f'gure 8.5. Stage one of ¡he headstand with the «nees straight. This is a useful starting position for those who have excellent h,P flexibility and lengthy enough hamstrings, but impossible for those who do not.
the situation is only temporaiy. When you finally settle into a relatively stab position in stage two, the lumbar region will be flatter, and depending > your hip flexibility, the thighs will end up at a 45-90° angle from the peh (that is, flexed 90-135°; fig. 8.6b).
Poor hip flexibility is the main obstacle when you are going from sta one to stage two. With the toes barely on the floor and the knees partia extended in stage one, short hamstring muscles keep tension on the peh and keep the back rounded posteriorly, and this prevents you from eas- >• distributing the main bulk of your body weight above the head. The l< s flexible the hips, the more weight you will have to support on the forear s as you lift the feet. If you are quite strong this may not be a problem, 1 it the average student will find it the most serious challenge to learning to ¡0 the headstand in stages.
In stage three you extend the hips, lifting the knees toward the ceil ,g while keeping them flexed. This is easy. As you extend the thighs le weight of the feet and legs shifts to the rear, and the lumbar region art s forward enough to maintain your balance (fig. 8.6c).
Figure 8.6a. Stage one of the headstand with the knees bent, a more realistic starting position for the average student Keep walking your toes forward until you are almost ready to tip over. At this point only a slight nudge would cause you to somersault onto your back.
Figure 8.6b. Stage two of the headstand. This is a difficult stage to remain in for any length of time, because the weight of your lower extremities has to be supported by your deep back muscles.
The fourth and last step is to extend the knees. As you do this, the lumbar region will flatten as necessary to compensate for the fact that the feet and legs are now in line with the torso and thighs. You will gradually shift your weight off the forearms and balance on your head as you develop confidence in the final posture (fig. K.6d).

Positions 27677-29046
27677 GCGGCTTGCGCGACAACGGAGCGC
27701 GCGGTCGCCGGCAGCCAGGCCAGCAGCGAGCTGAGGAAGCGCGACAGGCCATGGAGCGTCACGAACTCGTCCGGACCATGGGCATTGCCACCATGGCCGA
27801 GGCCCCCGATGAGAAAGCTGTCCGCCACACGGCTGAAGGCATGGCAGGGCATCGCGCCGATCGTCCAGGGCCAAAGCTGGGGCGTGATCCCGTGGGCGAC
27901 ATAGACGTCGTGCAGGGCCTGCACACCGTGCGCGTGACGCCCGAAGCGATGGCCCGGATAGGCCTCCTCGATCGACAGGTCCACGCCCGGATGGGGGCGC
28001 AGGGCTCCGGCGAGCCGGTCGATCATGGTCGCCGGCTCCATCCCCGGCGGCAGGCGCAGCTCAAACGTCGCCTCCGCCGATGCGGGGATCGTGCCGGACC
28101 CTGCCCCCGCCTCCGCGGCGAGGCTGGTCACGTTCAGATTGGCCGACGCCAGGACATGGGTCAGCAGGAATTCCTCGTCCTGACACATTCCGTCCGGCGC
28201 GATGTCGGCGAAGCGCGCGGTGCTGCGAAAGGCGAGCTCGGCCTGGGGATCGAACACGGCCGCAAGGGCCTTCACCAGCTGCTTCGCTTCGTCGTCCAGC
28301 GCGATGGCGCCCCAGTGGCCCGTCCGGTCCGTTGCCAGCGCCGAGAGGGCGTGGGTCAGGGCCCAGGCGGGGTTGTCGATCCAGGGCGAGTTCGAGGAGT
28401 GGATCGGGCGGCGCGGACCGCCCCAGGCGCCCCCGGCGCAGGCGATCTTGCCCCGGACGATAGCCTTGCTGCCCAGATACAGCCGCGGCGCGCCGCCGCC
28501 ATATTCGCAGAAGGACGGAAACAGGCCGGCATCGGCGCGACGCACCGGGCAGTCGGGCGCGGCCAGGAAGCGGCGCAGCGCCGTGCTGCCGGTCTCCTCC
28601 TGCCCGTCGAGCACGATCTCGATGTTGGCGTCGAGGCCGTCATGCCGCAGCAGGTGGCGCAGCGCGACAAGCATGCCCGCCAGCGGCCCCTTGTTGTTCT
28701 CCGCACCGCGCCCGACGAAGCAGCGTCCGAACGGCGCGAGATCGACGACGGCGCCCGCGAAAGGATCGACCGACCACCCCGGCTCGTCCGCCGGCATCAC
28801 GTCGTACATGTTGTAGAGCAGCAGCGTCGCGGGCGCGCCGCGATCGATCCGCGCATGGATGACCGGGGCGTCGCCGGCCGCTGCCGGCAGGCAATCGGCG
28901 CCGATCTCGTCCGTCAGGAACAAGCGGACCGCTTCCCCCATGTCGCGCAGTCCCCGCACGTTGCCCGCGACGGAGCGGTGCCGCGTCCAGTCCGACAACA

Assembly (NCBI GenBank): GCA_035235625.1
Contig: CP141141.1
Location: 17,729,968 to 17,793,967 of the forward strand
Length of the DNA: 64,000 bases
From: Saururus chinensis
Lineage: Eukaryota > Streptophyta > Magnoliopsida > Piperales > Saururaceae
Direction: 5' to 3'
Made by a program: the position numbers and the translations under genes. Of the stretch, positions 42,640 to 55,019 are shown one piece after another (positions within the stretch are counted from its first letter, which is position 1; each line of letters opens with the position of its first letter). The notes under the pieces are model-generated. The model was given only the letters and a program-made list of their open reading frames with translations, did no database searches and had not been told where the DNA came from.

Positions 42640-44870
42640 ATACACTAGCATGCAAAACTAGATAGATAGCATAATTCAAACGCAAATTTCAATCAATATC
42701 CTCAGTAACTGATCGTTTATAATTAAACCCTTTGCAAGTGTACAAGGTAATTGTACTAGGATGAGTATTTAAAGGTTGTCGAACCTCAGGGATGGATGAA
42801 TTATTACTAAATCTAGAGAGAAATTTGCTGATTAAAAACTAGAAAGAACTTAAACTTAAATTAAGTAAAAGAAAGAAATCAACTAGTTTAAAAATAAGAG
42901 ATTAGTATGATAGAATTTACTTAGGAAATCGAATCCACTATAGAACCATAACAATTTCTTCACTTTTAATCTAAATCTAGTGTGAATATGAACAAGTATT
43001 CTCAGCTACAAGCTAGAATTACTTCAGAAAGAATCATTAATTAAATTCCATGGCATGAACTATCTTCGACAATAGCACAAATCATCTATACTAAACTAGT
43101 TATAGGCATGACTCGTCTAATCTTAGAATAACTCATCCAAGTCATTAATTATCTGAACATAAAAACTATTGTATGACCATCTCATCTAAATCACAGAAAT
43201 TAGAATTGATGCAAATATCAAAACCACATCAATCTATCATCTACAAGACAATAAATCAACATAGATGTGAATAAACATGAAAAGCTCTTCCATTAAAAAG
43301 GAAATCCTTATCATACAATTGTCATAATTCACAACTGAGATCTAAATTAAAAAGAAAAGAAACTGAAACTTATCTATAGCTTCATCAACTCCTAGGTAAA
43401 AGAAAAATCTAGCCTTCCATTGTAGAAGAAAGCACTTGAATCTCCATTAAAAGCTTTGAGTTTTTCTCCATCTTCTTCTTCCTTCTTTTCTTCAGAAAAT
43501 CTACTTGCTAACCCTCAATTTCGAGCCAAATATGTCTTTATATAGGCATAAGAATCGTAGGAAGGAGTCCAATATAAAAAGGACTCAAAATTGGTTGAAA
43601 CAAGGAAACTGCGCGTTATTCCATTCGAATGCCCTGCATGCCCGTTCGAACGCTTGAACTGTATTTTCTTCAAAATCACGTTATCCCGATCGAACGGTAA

Summarizing the four stages, first come into the preparatory position and walk forward until you are prepared to lift off without losing your balance; second, lift the feet and extend the back enough to bring the thighs to a 45-90° angle from the pelvis; third, extend the thighs while keeping the knees flexed and notice how this produces a pronounced lumbar arch; fourth, extend the legs while noticing that the lumbar arch decreases, and balance as much of your weight on the head as feels secure.
Figure 8.6c. Stage three of the head-stand with the hips extended is very stable, and you can stay in it as easily
Figure 8.6c. Stage three of the head-stand with the hips extended is very stable, and you can stay in it as easily headstand with the knees extended is a balancing posture with only a little extra weight on the elbows. Shifting more weight to the forearms can stable, and you can stay in it as easily Figure 8.6d. Stage four of the crown as in Ihe headstand itself. Notice, however, that the flexed knee headstand with the knees extended is a
Position drops the feet to the rear, and that keeping your balance will require a more prominent lumbar 'ordosis than stage four. Wearing ankle weights or heavy shoes will make this plain.
balancing posture with only a little extra weight on the elbows. Shifting more weight to the forearms can thrusting the pelvis forward and the feel to the rear, thus increasing the lumbar curve.
be accomplished conveniently only by
Most hatha yoga teachers recommend coming up into the headstand i stages because they know that by doing this students will master each stt ■ in sequence and maintain control throughout the process. But if you ha\ tried this for some time and are frustrated because you aie not makii progress, there is an alternative. Walk the feet forward as much as you ca and then simply lift one foot into the air at a time, coming into stage thr with the hips extended and the knees flexed. From there it is easy to cot into the final posture.
Even if you come up into the headstand one foot at a time you can s) 11 work on coming down in stages. Notice how your weight shifts when y u flex the knees for stage three. Next, as you flex the hips for stage t\ u, notice that your weight shifts forward as the knees come to the front , d that you have to place extra weight on the forearms or lose your balai e. At this point you may drop quickly to the floor. It takes a strong back to stop coming down and keep your balance when the thighs are flexed, it as soon as you are able to go back and forth between stages three and t o, and even more obviously between stages two and one, you will have all le strength you need to come into the headstand using this four ) rt sequence. These efforts are particularly important for the many begini rs who, without some preliminary coaching, will tend to come up tippy all he way, maintaining a shaky balance from beginning to end.
Finally, after you have had a year or two of experience with the hi id-stand, try the four stages of the posture wearing heavy shoes or light ai le weights. This will show you clearly how shifting the pelvis and lo er extremities in stages two, three, and four affects your balance.
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Yoga is extensively know as a form of exercise that stretches and strengthens the body through various poses know as ASANA. For other people yoga is the realization of inner self satisfaction. For other it is a religion that the believe and must follow. Learn more within this guide by downloading today.